Let’s say you’re starting an after-school dog-walking business for busy neighbors who work outside the home. You know that the dogs’ owners will already have leashes for the pups, but you want to add value to your business by providing waste bags and treats. This is a great way to set yourself up as the premiere dog walker in the neighborhood! However, waste bags and doggie treats aren’t free. Did you include the cost of those materials in your business plan? 

How young entrepreneurs can utilize their communities for networking opportunities: Go to your local pet store and offer a partnership: if they give you a discount on waste bags and doggie treats, you’ll hand out store flyers to your customers. It’s a mutually beneficial arrangement. 


When you work in groups on projects at school, you’re learning the importance of teamwork. When you add your opinions to family decisions, you’re learning how to make yourself heard. When you help make plans with friends, you’re learning how to add value to a group. Simply by participating in your community, you are developing some of the skills you’ll need to become a successful young entrepreneur. 

How young entrepreneurs can build the confidence to add input within their communities: Take leadership roles where and when you can. Your success will create a positive cycle of self-confidence. 


Many of our scholarship recipients here at the Kantner Foundation got their ideas from looking around their communities and finding solutions to common problems. Perhaps your town lacks a recycling program. Or you’ve noticed a lack of organic lemonade in the shops nearby. Young entrepreneurs are problem-solvers. And the best place to look for problems that need to be solved is your immediate area.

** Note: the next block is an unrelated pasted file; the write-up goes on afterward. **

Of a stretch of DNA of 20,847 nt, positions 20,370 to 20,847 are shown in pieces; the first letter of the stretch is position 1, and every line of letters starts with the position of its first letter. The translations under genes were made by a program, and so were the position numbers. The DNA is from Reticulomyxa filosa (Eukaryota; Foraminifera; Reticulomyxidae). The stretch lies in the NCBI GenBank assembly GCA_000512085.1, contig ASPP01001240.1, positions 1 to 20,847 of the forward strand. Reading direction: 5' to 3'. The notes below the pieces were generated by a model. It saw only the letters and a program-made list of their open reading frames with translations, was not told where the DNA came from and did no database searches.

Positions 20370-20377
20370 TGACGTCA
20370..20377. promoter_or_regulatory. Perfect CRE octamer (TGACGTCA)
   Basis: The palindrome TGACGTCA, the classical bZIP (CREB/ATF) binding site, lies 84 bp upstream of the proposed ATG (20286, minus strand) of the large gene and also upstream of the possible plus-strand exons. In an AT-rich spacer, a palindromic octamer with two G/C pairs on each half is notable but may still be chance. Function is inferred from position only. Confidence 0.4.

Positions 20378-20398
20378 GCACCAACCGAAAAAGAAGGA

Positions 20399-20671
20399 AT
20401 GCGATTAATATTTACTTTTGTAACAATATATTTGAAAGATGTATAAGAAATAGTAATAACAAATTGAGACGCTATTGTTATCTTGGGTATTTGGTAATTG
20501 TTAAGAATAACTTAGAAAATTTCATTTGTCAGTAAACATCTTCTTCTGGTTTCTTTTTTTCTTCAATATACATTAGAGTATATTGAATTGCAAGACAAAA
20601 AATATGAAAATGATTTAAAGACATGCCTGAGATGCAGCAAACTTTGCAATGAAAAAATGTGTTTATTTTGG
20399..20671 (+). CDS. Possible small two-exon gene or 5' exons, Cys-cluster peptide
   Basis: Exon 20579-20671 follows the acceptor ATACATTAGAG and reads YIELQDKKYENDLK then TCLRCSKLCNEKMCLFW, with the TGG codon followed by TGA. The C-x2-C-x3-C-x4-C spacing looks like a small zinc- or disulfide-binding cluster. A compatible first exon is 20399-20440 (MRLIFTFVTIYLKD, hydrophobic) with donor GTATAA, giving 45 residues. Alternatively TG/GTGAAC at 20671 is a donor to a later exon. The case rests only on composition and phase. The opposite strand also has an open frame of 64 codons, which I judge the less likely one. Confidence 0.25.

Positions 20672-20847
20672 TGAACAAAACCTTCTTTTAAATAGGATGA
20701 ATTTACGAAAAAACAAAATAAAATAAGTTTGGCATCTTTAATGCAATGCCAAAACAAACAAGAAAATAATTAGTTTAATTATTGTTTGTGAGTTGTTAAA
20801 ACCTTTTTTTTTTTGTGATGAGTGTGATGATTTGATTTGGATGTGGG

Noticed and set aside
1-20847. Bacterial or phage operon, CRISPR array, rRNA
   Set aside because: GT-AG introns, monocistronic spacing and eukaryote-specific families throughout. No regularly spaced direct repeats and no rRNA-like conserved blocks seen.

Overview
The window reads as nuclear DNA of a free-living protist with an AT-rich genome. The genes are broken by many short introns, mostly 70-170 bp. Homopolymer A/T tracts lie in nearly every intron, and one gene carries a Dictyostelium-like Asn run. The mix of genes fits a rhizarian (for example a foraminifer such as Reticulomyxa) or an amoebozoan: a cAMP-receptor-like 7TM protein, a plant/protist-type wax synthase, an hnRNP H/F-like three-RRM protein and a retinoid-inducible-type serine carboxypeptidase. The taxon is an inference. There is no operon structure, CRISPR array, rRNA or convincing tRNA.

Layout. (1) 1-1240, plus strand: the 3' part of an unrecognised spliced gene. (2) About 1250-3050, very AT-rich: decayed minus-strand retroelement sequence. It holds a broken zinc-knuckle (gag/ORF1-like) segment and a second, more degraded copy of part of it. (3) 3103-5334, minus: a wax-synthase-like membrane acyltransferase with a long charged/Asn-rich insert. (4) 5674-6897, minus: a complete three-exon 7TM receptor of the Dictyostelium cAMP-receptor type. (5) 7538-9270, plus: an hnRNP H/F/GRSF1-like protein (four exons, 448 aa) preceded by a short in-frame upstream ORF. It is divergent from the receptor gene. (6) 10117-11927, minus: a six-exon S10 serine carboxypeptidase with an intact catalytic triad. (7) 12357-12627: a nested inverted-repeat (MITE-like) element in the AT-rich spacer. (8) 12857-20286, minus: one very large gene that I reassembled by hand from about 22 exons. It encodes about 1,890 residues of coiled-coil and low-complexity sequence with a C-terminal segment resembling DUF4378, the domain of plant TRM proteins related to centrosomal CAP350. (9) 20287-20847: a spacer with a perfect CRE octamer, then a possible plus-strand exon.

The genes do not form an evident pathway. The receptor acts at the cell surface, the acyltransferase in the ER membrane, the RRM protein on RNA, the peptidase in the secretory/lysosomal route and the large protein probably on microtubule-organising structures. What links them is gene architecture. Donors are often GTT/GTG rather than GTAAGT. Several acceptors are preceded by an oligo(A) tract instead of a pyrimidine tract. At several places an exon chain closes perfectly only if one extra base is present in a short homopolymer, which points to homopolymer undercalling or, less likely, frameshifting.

How communities can help young entrepreneurs solve problems: Talk to the people you interact with every day. Ask them about their problems – in business terms, this is called “pain points.” Successful entrepreneurs know what a customer’s pain point is and have the best solution for it. 


A polished resume and gold-star cover letter will get you far in business. But smart young entrepreneurs know how to network with adults in positions of power. Those adults are the ones who will recommend you for internships, mentor you on your entrepreneurial journey, act as referrals on college applications, and otherwise help you make your way up in the world.  

How young entrepreneurs can use their communities to get a boost: If you already know an adult who works in the field you’d like to pursue, that’s great! It never hurts to ask them about internship openings at their jobs, or if they’d like to mentor you. The worst that can happen is they say no, and then you’re no worse off. Take advantage of your existing connections! 

Your community wants to help you. People love being part of a success story! Give them that opportunity by reaching out and using what’s already around you. 

The Kantner Foundation is proud to offer college scholarships to Florida’s high school entrepreneurs. To learn more about our program, and to start your application, click here.